Matthew A. Sprosty’s world premiere of Malicious Bunny contains an amazing scene. Near the end of Act One, blue collar worker Jonathan (Markus Taylor) visits the very swank, expensive apartment of his wife Angela’s (Heidi-Marie Ferren) parents. Mr. and Mrs. Parsby (Larry Gilman and Jennifer Edwards) pretty clearly despise their son-in-law. They certainly have no desire to look at him, much less talk with him. Reasons why—apart from the snobbery of money—emerge as Jonathan, whose visit clearly surprises them, insists on staying. What the parents don’t realize is that Angela is with them as well. She listens to it all via her husband’s Bluetooth, and she remains in constant communication with him.
Honestly, doesn’t that description whet your dramatic appetite, at least a bit? Because honestly, this wonderful scene eclipses everything else in the play. It plays out with tension and mystery, character and tensions emerging one after another, while the cast does a genuinely splendid job.
It also leads up to murder.
Here lies the problem. Not that we already know such is the reason for the visit (although from a technical point of view that does weaken the scene) but because the rest of the play never reaches this level. Understand—elements turn out quite interesting, even engaging, but overall the script remains uneven. Billed a dark comedy, honestly I hardly ever laughed or even grinned. Part of that must lie with the slow way scenes shifted (this remains a complaint of mine with many productions—no one wants to watch furniture being moved) but also frankly the lack of insight we receive about most of the characters. The only one who consistently seems very much alive and himself is Greg (Andrew McIntyre) whose relationship with best friend Jonathan remains the biggest unexplored mystery of the play.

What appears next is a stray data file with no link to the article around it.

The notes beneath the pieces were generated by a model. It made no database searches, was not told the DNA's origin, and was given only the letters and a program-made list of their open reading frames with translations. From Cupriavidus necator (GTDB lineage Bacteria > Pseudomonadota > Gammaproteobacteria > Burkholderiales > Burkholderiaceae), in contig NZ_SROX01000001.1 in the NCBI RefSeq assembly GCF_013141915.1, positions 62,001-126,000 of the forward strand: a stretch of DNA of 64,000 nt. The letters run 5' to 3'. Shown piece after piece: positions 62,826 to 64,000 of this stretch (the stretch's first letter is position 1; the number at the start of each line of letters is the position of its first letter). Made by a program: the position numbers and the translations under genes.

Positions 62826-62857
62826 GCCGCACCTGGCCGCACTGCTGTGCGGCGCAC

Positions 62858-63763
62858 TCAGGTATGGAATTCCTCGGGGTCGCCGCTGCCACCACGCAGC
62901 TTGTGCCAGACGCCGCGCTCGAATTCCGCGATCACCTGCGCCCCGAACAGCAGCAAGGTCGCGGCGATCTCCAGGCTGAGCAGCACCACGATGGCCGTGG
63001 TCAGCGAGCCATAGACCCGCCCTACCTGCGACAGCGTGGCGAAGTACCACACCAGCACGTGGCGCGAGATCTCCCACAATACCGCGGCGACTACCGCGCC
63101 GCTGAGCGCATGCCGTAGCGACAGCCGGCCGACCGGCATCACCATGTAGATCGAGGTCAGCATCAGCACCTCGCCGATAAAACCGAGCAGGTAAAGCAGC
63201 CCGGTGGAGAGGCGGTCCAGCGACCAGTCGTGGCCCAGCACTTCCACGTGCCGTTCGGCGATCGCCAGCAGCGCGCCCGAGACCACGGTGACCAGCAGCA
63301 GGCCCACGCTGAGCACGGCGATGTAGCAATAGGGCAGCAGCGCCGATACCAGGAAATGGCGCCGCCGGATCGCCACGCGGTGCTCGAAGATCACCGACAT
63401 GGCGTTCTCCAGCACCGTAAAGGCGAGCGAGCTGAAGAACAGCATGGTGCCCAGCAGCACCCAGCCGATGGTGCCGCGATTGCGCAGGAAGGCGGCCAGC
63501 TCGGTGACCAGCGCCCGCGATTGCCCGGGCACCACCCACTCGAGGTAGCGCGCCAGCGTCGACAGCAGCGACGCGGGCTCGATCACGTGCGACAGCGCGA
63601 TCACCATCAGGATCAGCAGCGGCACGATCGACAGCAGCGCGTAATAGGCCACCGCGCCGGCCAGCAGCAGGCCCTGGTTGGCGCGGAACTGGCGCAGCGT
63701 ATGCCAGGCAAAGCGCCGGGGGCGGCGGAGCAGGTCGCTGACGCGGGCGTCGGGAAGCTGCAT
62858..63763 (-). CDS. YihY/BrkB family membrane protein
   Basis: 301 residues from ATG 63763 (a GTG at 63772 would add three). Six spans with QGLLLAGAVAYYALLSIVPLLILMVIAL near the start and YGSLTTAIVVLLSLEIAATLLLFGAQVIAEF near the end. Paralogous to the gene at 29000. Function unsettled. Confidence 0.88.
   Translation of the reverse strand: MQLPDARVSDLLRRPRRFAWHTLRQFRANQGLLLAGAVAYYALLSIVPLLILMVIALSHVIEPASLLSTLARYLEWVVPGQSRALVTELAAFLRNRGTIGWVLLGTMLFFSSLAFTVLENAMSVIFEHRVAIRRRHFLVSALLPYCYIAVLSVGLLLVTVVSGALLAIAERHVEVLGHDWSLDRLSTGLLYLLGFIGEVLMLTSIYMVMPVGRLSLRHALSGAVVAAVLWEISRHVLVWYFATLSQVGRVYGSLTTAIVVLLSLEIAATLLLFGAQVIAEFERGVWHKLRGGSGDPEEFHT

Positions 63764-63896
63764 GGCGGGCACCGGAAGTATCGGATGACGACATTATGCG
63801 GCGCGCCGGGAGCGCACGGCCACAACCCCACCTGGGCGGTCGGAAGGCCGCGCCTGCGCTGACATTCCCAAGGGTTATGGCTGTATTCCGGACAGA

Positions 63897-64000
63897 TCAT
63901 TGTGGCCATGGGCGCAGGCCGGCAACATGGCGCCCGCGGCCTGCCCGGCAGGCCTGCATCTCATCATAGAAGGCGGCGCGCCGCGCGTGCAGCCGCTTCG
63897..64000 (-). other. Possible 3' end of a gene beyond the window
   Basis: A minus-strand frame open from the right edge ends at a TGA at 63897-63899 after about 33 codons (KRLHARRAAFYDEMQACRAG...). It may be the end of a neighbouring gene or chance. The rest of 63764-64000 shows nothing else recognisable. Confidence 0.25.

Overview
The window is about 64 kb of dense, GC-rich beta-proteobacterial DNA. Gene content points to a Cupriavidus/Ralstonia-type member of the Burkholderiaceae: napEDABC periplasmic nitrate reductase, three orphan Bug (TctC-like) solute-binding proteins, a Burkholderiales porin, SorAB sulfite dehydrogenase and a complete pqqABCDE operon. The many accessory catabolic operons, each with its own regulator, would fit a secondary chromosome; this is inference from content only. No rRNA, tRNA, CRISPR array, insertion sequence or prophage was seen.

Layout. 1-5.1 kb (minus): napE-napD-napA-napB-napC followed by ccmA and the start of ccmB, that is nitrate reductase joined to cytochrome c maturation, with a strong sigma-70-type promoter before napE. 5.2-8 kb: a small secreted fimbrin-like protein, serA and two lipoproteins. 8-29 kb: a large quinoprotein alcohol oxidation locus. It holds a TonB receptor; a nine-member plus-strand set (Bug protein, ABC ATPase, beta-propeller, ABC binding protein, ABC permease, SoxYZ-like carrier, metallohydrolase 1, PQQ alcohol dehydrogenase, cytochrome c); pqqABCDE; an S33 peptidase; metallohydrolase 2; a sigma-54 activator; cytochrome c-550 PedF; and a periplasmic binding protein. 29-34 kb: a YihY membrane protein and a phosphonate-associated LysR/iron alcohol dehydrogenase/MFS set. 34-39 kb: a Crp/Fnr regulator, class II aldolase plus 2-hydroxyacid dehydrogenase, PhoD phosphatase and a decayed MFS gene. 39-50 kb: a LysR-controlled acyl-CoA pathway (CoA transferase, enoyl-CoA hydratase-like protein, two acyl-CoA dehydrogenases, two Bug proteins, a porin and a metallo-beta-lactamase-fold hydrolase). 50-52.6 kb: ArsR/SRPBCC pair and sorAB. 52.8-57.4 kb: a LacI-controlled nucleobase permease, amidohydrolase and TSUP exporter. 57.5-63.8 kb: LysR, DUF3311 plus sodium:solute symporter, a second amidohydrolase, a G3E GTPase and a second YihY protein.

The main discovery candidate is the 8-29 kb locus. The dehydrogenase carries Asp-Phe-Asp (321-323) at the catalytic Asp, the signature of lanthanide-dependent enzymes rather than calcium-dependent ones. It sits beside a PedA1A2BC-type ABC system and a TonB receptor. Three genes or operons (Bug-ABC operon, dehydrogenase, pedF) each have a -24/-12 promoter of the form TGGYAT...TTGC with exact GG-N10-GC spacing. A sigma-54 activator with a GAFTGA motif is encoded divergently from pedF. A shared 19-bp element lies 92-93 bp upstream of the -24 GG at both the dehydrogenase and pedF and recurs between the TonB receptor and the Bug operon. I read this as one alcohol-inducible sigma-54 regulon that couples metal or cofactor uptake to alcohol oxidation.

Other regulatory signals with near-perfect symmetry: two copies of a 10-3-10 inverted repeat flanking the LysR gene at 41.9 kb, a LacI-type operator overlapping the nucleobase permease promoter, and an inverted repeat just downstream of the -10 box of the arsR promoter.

Clearly, the playwright has some real talent. Ditto the cast. Director Bryan Fox shows some skill and cleverness, albeit amid some problems, but truthfully the production does not gel into a coherent experience. Given its avowed nature as a comedy, this comes down more than anything to rhythm. One can indeed shift tone and genre successfully and to great effect. But the skill to do so only shows in small flashes. Meanwhile three extremely minor characters—the Pit Boss (Nicholas Maes), Detective Grilling (Tess Kartel) and Detective Ispy (James Vallejo)—seem wasted. Honestly I could not figure a single reason for the first of the three to even be in the script! The other two come across as just weird, but purposelessly so. I like weird. But weird needs to fit. Just as a deliberately jarring note in a piece of music has to be the right jarring note and placed in just the right moment.